Wednesday, July 23, 2008

Journalistic Integrity?

I never took a journalism class in college, but I did take a few ethics classes - and that's all I need to know that the company behind Louisville's largest newspaper isn't the most trustworthy. Our integrity is perhaps best measured by how we treat those with the least influence and power. Sadly, as a friend of mine has discovered, the Courier-Journal doesn't measure up.

HT: About.com: Louisville

1 comment:

Moppy said...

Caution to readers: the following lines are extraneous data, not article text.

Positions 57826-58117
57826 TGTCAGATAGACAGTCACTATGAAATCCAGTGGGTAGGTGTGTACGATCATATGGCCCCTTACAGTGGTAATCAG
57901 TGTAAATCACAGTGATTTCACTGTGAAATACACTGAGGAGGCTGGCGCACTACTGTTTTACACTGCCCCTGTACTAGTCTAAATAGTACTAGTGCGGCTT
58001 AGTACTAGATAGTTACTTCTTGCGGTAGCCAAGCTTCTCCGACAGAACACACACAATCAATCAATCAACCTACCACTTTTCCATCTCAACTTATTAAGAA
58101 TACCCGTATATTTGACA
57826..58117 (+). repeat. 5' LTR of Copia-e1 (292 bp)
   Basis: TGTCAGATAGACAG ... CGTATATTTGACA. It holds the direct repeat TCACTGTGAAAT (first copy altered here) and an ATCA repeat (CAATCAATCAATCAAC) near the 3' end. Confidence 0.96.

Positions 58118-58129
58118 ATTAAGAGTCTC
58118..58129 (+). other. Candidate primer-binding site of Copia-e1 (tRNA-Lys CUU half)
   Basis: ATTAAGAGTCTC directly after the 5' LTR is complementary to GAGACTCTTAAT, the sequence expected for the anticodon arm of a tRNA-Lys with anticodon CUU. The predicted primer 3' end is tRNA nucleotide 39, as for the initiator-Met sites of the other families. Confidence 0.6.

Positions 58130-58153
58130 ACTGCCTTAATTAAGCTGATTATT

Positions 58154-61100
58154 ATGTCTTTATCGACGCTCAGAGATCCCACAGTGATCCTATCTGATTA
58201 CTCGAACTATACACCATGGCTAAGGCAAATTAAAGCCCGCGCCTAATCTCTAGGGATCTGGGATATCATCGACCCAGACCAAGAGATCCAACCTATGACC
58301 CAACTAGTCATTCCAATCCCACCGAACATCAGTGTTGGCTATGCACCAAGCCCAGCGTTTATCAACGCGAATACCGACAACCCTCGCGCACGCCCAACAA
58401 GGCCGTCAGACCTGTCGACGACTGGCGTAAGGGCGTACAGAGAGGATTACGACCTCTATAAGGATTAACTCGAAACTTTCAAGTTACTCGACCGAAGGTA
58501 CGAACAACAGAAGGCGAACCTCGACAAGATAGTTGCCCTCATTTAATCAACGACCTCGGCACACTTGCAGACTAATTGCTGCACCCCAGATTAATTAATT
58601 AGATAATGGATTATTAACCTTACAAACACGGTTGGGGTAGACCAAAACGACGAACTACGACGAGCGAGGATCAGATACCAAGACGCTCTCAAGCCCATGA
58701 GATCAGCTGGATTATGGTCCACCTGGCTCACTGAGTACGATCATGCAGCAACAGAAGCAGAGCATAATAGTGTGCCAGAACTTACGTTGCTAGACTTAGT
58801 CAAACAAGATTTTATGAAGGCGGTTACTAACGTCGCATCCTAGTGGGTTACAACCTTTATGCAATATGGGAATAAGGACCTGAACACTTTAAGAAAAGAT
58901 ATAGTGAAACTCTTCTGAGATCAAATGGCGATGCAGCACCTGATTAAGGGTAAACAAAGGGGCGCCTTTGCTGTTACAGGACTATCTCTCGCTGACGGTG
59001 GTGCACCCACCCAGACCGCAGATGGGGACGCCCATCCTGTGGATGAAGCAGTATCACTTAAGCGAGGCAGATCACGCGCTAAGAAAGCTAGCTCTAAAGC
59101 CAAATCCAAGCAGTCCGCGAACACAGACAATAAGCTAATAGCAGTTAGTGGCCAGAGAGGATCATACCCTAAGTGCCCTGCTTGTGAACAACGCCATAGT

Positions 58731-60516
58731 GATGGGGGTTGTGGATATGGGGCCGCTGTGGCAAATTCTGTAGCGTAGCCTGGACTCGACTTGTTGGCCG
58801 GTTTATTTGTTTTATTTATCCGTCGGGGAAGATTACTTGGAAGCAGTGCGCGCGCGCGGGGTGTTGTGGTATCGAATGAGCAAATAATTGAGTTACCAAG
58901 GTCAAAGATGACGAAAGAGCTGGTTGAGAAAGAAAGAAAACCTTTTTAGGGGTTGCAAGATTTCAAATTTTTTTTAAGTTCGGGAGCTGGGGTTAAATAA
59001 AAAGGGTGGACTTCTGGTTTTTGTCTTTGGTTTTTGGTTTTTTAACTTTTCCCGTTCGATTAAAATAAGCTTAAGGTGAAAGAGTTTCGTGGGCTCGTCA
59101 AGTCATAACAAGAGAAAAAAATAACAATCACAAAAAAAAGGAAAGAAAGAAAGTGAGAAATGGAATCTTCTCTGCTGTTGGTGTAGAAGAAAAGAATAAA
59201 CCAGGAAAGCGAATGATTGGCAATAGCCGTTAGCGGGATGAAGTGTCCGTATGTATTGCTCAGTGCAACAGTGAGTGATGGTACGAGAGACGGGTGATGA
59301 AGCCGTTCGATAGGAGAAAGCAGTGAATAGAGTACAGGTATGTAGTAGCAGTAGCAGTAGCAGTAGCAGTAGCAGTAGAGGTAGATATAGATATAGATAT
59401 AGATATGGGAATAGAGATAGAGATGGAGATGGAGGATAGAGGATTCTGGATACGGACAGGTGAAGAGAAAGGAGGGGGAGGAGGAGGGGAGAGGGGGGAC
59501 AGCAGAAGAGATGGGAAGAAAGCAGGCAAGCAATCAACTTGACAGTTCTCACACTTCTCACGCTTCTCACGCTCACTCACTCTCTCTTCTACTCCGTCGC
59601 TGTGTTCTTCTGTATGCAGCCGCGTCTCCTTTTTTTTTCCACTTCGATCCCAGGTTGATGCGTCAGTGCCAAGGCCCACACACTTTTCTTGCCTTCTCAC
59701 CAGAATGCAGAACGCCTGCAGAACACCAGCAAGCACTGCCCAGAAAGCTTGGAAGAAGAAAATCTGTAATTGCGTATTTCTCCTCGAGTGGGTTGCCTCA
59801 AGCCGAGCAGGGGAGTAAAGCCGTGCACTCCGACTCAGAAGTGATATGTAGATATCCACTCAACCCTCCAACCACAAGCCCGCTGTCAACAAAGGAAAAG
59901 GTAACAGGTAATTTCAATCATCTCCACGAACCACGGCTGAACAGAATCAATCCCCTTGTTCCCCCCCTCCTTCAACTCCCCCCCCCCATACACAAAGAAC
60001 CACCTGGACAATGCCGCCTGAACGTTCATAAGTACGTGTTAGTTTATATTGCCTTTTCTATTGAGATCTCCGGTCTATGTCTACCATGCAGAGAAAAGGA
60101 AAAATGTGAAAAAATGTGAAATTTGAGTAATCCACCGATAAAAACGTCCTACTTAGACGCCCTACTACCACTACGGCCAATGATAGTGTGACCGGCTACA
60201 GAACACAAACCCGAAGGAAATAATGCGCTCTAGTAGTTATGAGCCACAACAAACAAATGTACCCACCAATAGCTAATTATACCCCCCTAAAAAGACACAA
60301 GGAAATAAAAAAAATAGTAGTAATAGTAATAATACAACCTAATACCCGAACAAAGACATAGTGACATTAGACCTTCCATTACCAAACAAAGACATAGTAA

I am one of the students who worked on the C-J project. From the very beginning, we [students] were promised a byline. Just think, as a student, how exciting and motivating it was to do work for an organization affiliated with Gannett Publishing. I thought, “This is it.” The break I was looking for to go on my college resume, the one that would give me some form of advancement over other grads entering the market was sitting at my feet. For two months I worked my self silly running all over Kentuckiana, not being reimbursed for gas, and looking forward to the day that my name would appear with the 60 some-odd profiles I wrote. So you can only imagine how devastated I was to read that, even though the project manager was “very sorry,” that we weren’t getting our bylines. I have several emails that talk about how we were getting bylines for early on in the project, where those bylines should appear in the venue descriptions, and how to format them. And then this…the rug being snatched out from under us. Sure, we were paid for our work, but I took that job for name recognition, to get my bylines out there on the web, and to help build a professional portfolio. But I guess it doesn’t matter to them, they already have jobs in journalism. This has to be some form of copyright infringement. We were not paid as ghostwriters; we were paid as contributors who would receive a credited byline. And now what do we have? Nothing, because anyone in the world could say they wrote our profiles. And it’s just like one of the other people who posted said, karma will come back to those people. And I hope the only emotion they feel today, the day they are supposed to launch their new site, isn’t excitement. No, I hope they feel reprehensible shame, the kind that equates to the complete disappointment and disgust us students feel about being swindled at the very last minute out of something that was promised to us all along.